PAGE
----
Texas Pastor Warns Obama Election Has Opened Path For The Rise Of The AntiChrist

Robert Jeffress, senior pastor at the First Baptist Church in Dallas, is back in the news. Jeffress once made headlines in denouncing Mormonism as a cult — he supported Rick Perry. Now, the magachurch pastor has warned his flock that the election of Barack Obama will lead to the rise of the Antichrist. He was careful however not to be too extreme. He noted that he did not believe Obama was the antiChrist because “the Antichrist is going to have much higher poll numbers when he comes.”

Jeffress explained that “President Obama is not the Antichrist. But what I am saying is this: the course he is choosing to lead our nation is paving the way for the future reign of the Antichrist.” The way to stop the antiChrist: you guessed it . . . vote Republican “to push back against this evil that is overtaking our nation.”

What is frightening is not that there are fringe characters like Jeffress spouting off such utter nonsense, but that he has a very large following. This following continues despite the fact that I long ago outted Michael Eisner as the Biblical Beast.

Source: Christian Post

52 thoughts on “Texas Pastor Warns Obama Election Has Opened Path For The Rise Of The AntiChrist”

  1. This is such BS. The better half and I absolutely determined that (President) Jimmy Carter was the anti-christ when he was a candidate. Intoxicants were involved. Of course we voted for him.

  2. “The Pastor” knows what to say to his 10K congregation to keep that collection basket full–you gotta know your crowd, right?

    The probable reason for his latest epistle and all that talk of succession is that demographers know that there are enough eligible Hispanic voters in Texas to turn it blue. The problem is getting those non-voting Hispanics to vote. Just a matter of time. Good project for progressive Democrats…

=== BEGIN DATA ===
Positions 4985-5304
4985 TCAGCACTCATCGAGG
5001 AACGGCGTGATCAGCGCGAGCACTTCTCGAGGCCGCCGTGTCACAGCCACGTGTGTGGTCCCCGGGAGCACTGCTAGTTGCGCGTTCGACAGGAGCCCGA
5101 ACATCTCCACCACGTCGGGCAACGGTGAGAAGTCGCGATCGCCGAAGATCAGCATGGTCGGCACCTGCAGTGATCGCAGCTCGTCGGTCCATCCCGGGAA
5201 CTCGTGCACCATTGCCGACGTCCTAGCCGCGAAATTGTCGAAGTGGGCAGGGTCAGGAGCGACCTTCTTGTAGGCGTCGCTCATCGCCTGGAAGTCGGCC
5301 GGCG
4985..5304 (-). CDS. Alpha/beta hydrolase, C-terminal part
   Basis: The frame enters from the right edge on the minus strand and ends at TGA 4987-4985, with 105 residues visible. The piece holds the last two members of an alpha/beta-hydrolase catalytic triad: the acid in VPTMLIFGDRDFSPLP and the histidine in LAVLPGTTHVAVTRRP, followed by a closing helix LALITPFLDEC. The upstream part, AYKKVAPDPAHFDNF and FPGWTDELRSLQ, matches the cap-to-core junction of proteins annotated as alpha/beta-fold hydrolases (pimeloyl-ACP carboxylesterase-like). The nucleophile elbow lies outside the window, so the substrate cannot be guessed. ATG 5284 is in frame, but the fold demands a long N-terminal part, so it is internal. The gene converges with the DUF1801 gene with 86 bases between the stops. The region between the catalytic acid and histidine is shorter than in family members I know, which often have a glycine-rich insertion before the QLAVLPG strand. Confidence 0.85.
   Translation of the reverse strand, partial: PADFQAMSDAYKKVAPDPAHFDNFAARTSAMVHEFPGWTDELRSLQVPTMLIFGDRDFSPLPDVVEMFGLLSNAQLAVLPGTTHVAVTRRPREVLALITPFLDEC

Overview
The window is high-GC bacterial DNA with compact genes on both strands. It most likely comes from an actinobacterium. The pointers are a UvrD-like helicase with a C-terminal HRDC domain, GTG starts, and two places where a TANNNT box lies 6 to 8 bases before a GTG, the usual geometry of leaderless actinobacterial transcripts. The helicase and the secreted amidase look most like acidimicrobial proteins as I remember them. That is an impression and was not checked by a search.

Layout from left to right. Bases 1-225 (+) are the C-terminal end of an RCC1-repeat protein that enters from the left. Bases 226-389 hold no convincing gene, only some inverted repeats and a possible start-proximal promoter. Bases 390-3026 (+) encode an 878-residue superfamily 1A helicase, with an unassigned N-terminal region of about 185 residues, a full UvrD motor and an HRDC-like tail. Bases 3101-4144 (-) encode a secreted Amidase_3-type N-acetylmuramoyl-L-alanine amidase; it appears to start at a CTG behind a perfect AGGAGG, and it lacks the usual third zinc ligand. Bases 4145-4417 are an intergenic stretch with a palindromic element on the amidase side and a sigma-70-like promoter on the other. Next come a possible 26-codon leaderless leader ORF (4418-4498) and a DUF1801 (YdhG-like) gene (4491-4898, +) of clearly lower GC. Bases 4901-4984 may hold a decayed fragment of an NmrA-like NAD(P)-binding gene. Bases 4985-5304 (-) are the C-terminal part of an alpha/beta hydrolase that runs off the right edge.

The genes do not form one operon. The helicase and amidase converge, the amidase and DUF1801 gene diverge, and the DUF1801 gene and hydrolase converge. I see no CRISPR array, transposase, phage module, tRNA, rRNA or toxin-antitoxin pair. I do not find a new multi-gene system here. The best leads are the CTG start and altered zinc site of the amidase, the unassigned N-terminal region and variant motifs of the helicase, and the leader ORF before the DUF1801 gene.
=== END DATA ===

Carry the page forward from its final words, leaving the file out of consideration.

3. Bron,

    The Passion of the Christ story is archetypal. It shows up lots of places in literature. Even bad literature. Read some Joseph Campbell, particularly “The Hero With a Thousand Faces”.

  4. “That’s a sign that the “Rise of the Antichrist” is impended for it was silver that Judas betrayed Christ for. Unless of you course you’ve read the Gnostic gospels wherein Jesus asked his friend to betray him.”

    Whereupon, Jesus knowing that his gang of hoodlums were
    well armed, and knowing the jinx was up and not wishing them to go down with him, then asked Judas, his body man, to point him out to the “good cop” as the he would not survive if the bad one got hold of him. Judas
    said, OK JC, but remember that I will have to tell the others I did it for silver, gotta protect my rep, you know. Helping cops is not popular.”

  5. Billy Graham Group, Catholic Bishops Come Under Scrutiny For Blurring Election Lines
    By Mary Wisniewski
    Reuters | Posted: 11/12/20


    * Tax status saved churches $145 billion over 10 years

    * Complaints filed to U.S. Internal Revenue Service

    * IRS received complaints in 2008 election also

    CHICAGO, Nov 12 (Reuters) – Political watchdog and secularist groups are asking the U.S. government to investigate whether Catholic bishops and a Christian evangelical group headed by preacher Billy Graham should lose tax breaks for telling followers how to vote in this year’s election.

    Under constitutional protections of free speech and separation of church and state, churches are free to speak on any issue. But they risk losing tax breaks worth $145 billion in the past decade if they violate Internal Revenue Service rules by promoting or opposing any particular candidate. Other non-profits also have special tax status.

    Citizens for Responsibility and Ethics in Washington, a political watchdog group, in its complaint to the U.S. Internal Revenue Service, cited reports of individual bishops “abusing their positions to advocate against the election of President Barack Obama.”

    The group’s executive director, Melanie Sloan, said some bishops went too far by saying a vote for Democrats would mean going to hell. “I don’t think the Catholic bishops should be intimidating parishioners to advocate for any particular candidate,” said Sloan.

    The Wisconsin-based Freedom from Religion Foundation complained to the IRS about possible illegal political campaign intervention by Wisconsin Catholic bishops and the Charlotte, North Carolina-based Billy Graham Evangelistic Association.

    IRS spokesman Dean Patterson declined to comment on the complaints or on whether there was any investigation. “Federal law prohibits the IRS from discussing specific taxpayers or situations,” Patterson said.

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